I caught up to that guy about a flight later and it was doing a one-step run kinda thing on the outside of the stairwell, I glided past with ease and continued on my merry way.  Oddly, I found myself counting the floors as they went by and they seemed to be going by quite quickly, 1, 2, 3...  The guy behind me was still one-stepping it fast and I could see him out of the corner of my eye, it kinda freaked me out, kinda made me push the pace when I didn’t want to.  I continued counting.  I thought to myself, why the heck are you counting?  Are you really going to count for 94 floors, I don’t think so, stop this strange behavior now!  I felt off-kilter, like I was going too fast and wished Brady was there to pace me or that I could hear his beeping watch.  
Floor 22 – watch check.  Target time – 2:50, Actual time - 2:33.  Oh whoa, I am fast.  ok, reel it in, slow it up a bit, just try to get back on pace.  It’s time to settle into a groove and crank this thing out, still got a long way to go. 
Floors 22 - 42 (Halfway!)
During the next 20 floors, I passed a few guys.  I had to maybe sit behind them for a flight or floor but they got out of the way relatively quickly, I didn’t have to worry about mustering up the courage to ask if I could pass.  I think they seemed somewhat shocked when they see a tiny girl passing them, not sure if it’s encouraging or deflating to their ego.  Either way, doesn’t really matter to me.  Those next few floors went by pretty smoothly, I felt like I was on track and doing what I was supposed to.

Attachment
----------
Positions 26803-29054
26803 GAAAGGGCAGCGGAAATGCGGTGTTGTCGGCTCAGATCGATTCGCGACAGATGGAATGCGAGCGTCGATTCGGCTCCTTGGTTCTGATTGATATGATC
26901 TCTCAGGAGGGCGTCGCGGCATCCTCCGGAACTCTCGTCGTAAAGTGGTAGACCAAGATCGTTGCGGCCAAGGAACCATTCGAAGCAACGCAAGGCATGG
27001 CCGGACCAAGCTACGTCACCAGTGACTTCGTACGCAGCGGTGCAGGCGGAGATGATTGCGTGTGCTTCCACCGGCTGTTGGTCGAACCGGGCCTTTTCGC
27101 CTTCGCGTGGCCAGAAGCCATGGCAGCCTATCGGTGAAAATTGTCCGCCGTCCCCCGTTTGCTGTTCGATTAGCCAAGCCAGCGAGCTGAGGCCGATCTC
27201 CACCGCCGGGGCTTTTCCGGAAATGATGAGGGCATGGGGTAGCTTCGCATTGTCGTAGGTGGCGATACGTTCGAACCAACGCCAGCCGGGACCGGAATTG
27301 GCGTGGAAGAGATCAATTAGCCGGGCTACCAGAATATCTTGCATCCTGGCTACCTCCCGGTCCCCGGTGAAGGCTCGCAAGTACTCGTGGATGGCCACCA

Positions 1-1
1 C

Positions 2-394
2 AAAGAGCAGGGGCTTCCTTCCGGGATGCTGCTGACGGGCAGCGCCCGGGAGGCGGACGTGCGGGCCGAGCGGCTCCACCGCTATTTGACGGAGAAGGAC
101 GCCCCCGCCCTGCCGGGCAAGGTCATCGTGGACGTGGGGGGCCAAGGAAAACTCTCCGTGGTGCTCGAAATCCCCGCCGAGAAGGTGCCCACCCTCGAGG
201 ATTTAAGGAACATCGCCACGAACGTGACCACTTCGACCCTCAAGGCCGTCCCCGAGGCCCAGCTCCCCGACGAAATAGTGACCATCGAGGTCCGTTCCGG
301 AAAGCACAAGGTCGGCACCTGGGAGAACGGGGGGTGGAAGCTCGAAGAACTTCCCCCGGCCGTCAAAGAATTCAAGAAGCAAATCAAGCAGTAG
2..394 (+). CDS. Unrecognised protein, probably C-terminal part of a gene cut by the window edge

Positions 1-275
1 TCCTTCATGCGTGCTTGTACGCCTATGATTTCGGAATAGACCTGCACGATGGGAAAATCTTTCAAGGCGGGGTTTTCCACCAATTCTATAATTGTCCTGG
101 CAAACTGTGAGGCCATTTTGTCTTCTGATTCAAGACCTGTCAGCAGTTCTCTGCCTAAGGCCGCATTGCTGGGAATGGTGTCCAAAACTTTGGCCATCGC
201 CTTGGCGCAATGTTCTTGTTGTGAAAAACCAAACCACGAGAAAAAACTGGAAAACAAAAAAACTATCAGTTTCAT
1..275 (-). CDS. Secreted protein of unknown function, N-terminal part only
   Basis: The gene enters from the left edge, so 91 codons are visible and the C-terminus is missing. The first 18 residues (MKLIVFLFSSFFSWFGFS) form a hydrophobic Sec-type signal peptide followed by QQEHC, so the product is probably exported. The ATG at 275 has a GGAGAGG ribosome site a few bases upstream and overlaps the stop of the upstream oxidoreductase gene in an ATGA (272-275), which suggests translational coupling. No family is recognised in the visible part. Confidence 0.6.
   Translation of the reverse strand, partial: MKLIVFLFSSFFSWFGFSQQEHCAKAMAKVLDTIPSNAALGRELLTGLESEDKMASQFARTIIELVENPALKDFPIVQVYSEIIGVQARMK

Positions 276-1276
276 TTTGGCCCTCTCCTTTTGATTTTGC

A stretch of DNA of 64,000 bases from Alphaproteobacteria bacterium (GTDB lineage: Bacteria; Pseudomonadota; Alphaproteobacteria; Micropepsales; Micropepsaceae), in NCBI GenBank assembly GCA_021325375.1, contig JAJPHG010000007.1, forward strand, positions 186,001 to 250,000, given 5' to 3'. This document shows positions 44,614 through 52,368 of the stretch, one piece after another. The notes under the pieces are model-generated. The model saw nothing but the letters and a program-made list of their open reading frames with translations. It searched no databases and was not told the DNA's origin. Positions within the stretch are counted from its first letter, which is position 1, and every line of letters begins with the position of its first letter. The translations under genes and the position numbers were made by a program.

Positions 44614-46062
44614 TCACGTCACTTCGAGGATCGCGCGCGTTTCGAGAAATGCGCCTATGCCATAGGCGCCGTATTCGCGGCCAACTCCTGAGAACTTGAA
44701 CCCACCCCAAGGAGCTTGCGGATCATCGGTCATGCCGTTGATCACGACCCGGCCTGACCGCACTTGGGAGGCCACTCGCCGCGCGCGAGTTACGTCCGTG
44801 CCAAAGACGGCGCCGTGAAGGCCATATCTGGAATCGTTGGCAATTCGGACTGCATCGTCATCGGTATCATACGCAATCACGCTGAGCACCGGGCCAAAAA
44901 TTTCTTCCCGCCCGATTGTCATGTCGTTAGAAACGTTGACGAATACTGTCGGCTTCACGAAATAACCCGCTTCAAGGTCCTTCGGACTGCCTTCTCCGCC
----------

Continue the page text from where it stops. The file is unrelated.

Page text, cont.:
Floor 42 – time for another watch check.  Target time – 5:30, Actual time – 5:30.  I was pretty much dead on, this is great!  The next set of floors would prove to be a bit more challenging because fatigue was setting in.
Floors 42 – 70 (GO!)
At this point, I was still feeling really encouraged.  I felt decent, the quick pace for the first 20ish floors didn’t totally knock me off the wagon and I was still cruising along but I was starting to feel it, can’t deny that.   I stayed on pace, didn’t speed up, didn’t feel like I was slowing down, just continued along.
Floor 70 – Target time – 8:15-8:30, Actual time – 8:31.  At this point, I was still excited that I was technically on pace, I was on the slow end of my goal pace but it was still within reach.  I couldn’t remember what the 8:15 meant versus the 8:30; my mind was still somewhat functioning at that point but couldn’t think logically to recall the specifics.  Did 8:30 mean I was on pace for 11:00 or was it a smidge under or over?   Its Floor 70 and I gotta go! 
Floors 70 – 94 (FINISH!)